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Expert Insights for Smart Financial Planning

The Only Investment Advice You'll Ever Need

It's hard for people to stick with their investment plan during turbulent times, such as the Brexit vote.


When the stock market is down or gyrates wildly like it has this year, investors get nervous. They often feel the need to do some research on the Internet, or read a new book about the stock market, or study some new investment philosophy. I'm here to tell you the one thing you really need to know.

See Also: What Brexit Means to U.S. Investors

The market goes up, and the market goes down. Over the long run, however, historically it has always gone up. Sometimes it dives more than expected, as it did in 2008 and 2009. But even then, it did go back up eventually.

If you have the fortitude, resilience and courage to stay focused on a long-term perspective, you will succeed as an investor.

Consider the following examples:


The Great Depression

A hundred thousand dollars invested in Standard & Poor's 500-stock index in 1928 was worth only $50,660 in 1932. Imagine your account dropping almost 50% over four long years. The country was experiencing the greatest economic slump of the 20th century. Unemployment hit almost 30%. People panicked, thinking, "I don't want to lose my remaining $50,000." They sold their equities and went to cash at the exact wrong time.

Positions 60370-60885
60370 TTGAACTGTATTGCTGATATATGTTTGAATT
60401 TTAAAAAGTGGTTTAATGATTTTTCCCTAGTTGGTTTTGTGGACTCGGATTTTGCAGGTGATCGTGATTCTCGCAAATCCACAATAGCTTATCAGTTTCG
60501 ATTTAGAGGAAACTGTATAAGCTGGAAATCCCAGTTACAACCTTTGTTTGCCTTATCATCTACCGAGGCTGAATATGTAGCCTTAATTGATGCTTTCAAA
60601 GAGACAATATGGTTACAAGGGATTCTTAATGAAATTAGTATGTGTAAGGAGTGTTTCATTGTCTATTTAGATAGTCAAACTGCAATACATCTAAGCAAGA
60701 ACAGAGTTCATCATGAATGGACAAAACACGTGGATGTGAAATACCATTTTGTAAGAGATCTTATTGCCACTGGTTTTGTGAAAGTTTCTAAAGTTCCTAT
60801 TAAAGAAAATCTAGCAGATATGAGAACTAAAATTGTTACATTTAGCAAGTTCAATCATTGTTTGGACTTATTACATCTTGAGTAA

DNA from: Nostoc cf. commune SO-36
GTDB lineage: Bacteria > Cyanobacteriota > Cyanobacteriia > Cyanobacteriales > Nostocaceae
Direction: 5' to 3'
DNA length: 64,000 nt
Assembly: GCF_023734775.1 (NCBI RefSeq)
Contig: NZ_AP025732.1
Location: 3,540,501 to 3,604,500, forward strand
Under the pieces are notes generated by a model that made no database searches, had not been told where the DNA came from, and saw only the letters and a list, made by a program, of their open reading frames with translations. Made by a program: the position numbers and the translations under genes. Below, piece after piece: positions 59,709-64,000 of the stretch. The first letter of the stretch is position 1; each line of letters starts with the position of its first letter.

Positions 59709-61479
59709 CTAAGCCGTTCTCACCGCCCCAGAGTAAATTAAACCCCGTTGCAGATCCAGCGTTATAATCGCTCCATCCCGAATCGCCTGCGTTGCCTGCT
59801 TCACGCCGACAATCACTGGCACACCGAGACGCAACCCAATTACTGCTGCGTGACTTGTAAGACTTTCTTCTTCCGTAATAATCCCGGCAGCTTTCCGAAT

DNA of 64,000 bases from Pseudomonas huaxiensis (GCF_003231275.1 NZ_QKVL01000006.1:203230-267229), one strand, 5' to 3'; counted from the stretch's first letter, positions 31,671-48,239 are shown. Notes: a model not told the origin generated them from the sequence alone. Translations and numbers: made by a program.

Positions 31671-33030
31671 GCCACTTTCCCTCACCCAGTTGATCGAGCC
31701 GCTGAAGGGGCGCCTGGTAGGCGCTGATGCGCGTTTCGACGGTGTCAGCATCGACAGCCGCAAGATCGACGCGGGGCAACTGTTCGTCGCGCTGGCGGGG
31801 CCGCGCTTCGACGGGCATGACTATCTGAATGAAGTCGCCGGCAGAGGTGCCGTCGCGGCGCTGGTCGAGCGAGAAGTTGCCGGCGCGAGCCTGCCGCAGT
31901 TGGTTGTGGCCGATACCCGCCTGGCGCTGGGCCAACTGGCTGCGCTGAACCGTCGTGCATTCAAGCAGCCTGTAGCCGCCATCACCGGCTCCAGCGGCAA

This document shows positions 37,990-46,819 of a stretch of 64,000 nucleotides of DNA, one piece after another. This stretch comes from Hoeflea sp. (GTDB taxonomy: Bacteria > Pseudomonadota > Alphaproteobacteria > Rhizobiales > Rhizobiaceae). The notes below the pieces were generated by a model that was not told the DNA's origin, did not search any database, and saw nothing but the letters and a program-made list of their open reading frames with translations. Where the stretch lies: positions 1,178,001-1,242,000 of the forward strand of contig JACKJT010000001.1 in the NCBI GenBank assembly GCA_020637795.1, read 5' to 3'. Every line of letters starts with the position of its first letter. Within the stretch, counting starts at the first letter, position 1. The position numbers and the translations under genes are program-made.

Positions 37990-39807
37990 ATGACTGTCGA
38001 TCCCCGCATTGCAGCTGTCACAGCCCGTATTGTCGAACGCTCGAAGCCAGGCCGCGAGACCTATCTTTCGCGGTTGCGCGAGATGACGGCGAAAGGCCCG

The problem with that decision was that it turned a temporary downturn in stock prices into a realized loss. Yet, an investor who decided to give the market four more years was rewarded with an account valued at $145,380 in 1936.

If you had the courage to buy low in 1932, your new investment almost tripled in four years.

Source: Federal Reserve data base in St. Louis (FRED)

The Great Recession

The example that still haunts most investors today is the stock market meltdown of 2008-09. A hundred thousand dollars invested in the S&P 500 at the end of 2007 was only worth $63,000 by the beginning of 2009.


We all remember the financial panic that ensued.

My advice then to clients and prospective clients alike was to "stay the course," "focus on the long term" and "it is a great time to buy low."

I am so grateful that the majority of my clients had the tenacity to stick with the plan and stay focused on the long term. It was not easy, but it was the smart thing to do.

Those folks that went to cash locked in their losses. An investor that decided to give the market more time was rewarded with an account valued at $165,710 at the end of 2015.


If you had the courage to "buy low" at the end of 2008, you would have initially regretted the investment. The market dropped an additional 28% in the first quarter of 2009. However, by the end of 2015, that seemingly ill-timed investment would have almost tripled.

Source: Morningstar

Today's Market

Investors want to know what to do in light of the recent attack in Orlando, Fla., and the Brexit vote. My answer: Stick with the plan, and stay the course.

I realize that this simple advice during turbulent times is very difficult to grasp. Clients want me to "do something." However, choosing to stay focused on the long term is doing something. In the long run, it can work. If you can do it, you have the potential to be a successful investor.

See Also: The Impact of the Brexit Vote

Greg Hinkson is the CEO of Hinkson Financial Services and a Certified Financial Planner™ professional. Securities and advisory services offered through Commonwealth Financial Network, member FINRA/SIPC, a Registered Investment Advisor.

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This article was written by and presents the views of our contributing expert, not the Kiplinger editorial staff.